A qualitative study investigating the association between social exclusion, stigma and long term problem drug use in a New Zealand town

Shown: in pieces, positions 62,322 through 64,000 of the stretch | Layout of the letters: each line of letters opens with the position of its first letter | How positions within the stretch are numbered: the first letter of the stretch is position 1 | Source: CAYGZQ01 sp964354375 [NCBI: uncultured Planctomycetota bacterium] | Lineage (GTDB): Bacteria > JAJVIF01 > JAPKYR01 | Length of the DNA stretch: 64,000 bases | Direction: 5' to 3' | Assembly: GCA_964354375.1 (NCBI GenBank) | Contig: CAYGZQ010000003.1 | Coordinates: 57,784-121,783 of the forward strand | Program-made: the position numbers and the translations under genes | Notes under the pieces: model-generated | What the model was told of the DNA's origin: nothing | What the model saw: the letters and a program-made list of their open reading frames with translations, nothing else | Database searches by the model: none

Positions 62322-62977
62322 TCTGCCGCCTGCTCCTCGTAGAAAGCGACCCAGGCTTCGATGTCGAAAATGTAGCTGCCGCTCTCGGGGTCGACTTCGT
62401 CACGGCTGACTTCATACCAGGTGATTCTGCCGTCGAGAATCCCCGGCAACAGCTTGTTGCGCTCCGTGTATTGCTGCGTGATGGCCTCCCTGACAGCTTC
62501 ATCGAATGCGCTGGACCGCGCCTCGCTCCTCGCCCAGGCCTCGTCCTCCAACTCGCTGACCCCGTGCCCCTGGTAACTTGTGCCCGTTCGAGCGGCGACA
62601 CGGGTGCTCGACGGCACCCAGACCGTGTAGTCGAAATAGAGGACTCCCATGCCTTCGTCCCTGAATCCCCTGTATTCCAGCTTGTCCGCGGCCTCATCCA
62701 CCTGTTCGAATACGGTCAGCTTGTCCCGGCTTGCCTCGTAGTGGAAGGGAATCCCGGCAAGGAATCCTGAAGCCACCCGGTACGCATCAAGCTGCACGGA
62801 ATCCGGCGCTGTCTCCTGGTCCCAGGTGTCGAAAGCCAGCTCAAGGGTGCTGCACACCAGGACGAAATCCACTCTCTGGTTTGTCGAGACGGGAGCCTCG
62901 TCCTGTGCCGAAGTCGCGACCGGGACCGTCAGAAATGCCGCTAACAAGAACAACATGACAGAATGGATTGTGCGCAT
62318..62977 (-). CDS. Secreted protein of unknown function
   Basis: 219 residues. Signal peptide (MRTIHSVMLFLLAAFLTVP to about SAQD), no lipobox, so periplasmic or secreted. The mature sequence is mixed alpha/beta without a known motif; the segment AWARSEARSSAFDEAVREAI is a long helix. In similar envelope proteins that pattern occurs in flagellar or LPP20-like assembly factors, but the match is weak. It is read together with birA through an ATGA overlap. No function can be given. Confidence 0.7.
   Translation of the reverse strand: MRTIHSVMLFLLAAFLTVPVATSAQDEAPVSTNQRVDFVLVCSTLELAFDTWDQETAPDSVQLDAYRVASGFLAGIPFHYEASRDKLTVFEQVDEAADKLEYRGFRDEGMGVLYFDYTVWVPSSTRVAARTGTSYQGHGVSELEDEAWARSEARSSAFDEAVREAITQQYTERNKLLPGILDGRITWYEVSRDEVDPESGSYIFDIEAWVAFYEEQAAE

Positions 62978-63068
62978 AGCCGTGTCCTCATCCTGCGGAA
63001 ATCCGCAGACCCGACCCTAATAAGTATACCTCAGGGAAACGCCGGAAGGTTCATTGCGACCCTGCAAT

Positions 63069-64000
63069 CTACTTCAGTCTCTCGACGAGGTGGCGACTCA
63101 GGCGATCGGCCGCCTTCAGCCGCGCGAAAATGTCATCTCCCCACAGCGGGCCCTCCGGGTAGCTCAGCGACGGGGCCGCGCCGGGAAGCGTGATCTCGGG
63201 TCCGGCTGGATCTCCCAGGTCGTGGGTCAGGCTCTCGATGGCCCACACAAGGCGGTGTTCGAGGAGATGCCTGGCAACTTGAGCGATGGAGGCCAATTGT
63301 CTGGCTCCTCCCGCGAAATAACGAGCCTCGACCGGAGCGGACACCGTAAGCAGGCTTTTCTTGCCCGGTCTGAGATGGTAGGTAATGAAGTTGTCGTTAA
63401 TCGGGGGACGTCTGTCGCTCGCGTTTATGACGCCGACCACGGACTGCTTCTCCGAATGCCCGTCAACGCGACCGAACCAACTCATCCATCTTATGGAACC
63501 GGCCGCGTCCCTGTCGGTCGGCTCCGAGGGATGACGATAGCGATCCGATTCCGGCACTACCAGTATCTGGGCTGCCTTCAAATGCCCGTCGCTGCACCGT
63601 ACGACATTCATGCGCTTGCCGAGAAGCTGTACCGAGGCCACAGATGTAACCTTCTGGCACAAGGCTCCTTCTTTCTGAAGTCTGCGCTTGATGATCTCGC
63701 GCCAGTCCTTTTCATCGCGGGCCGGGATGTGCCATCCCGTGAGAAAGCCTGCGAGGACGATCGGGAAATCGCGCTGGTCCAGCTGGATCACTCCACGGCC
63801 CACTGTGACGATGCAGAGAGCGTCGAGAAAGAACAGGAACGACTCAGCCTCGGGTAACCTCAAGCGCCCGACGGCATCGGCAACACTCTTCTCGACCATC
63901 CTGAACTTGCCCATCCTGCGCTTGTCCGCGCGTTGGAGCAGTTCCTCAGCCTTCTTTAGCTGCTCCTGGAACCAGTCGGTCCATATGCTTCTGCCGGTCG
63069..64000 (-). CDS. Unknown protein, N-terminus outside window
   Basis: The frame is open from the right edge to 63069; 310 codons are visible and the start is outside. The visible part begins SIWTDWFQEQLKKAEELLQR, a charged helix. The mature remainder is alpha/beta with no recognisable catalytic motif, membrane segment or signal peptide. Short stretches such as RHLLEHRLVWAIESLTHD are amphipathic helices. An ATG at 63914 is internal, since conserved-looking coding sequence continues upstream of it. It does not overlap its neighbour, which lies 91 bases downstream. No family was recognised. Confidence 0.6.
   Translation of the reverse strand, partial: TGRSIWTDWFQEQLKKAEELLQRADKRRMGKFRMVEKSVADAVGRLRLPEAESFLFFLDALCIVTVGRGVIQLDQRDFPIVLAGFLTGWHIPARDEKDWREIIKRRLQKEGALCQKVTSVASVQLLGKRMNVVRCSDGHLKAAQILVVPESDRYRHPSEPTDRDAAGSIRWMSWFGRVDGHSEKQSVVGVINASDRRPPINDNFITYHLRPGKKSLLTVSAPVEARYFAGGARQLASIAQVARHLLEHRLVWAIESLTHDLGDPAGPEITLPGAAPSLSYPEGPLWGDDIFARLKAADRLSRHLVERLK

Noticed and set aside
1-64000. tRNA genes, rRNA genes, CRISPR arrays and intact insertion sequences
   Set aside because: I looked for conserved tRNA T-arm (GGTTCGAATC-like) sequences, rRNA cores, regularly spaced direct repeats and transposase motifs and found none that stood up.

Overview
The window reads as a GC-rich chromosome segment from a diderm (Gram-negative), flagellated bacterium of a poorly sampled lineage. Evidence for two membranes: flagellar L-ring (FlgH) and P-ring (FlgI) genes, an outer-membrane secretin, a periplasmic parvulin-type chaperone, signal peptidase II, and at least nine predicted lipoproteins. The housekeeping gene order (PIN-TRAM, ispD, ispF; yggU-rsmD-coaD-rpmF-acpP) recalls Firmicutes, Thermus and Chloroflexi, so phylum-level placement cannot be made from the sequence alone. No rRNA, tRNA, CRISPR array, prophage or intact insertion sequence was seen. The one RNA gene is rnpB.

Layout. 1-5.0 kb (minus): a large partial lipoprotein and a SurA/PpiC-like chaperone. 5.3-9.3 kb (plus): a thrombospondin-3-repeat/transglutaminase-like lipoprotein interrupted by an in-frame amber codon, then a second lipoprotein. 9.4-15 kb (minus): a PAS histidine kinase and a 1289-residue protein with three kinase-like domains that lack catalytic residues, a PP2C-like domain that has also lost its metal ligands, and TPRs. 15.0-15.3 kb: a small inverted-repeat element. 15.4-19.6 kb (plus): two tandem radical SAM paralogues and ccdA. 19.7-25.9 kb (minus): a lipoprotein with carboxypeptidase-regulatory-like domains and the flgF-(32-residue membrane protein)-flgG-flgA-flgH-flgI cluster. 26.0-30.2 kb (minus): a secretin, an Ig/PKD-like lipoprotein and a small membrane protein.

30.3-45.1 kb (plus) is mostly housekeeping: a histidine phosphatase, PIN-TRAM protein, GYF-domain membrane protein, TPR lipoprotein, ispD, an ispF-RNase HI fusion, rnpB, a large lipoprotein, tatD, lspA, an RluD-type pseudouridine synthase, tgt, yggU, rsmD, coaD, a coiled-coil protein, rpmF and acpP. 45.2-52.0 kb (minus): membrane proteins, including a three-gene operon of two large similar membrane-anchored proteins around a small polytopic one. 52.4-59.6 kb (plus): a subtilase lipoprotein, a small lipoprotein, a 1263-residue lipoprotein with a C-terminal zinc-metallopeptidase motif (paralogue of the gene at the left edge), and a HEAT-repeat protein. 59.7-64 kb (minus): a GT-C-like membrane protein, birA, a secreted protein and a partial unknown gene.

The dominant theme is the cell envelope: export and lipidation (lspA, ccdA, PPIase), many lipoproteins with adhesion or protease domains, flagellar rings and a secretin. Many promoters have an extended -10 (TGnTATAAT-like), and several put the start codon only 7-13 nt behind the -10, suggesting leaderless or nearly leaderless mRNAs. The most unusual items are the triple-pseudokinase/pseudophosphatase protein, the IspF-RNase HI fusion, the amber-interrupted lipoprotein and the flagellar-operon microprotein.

Background: The aim of this study is to investigate the association between problematic drug use (PDU) and social exclusion and stigma in a deindustrialised New Zealand town (DNZT). The purpose of this research is to capture the perceptions; experiences and life course journey of individuals with long term problematic drug use (IPDUs) and contribute new knowledge and understanding of this lived experience. Method: A review of national and international literature related to the phenomena of social exclusion, stigmatisation and problematic drug use was conducted to theoretically inform the study. The small-scale study employed a qualitative approach that involved a non-probability sample that met the criteria for long-term problematic drug use. This allowed respondents to share their perceptions and experiences of social exclusion, stigma and PDU in their own words and by their own frames of reference. The researcher occupied a position of insider. Following transcription of the interviews a six stage thematic analysis was conducted on the data. Findings: The downward social and psychological trajectory of this respondent group began before the respondents encountered long-term unemployment and before the onset of problematic drug use, initiated at an early age by common experiences of trauma, exclusion and damaged home environments. For this cohort it appears problematic drug use may have become a coping mechanism or relief from the reverberating impact of stigma, exclusion and marginalisation. Conclusion: The cohort interviewed show significant experiences of stigma, trauma and a disrupted life journey. These experiences became considerably exacerbated by problematic drug use and it appears most of the respondents have internalised and embraced a permanent status as ‘addicts’ with limited expectation of change. Respondents spoke of being ‘parked’ on methadone in respect of their drug problem and excluded from employment. This research suggests there is a need to look beyond the presented problem of addiction and its apparent solution of methadone maintenance treatment (MMT) and explore a more holistic strength-based approach that addresses issues of inequality, social care and discrimination.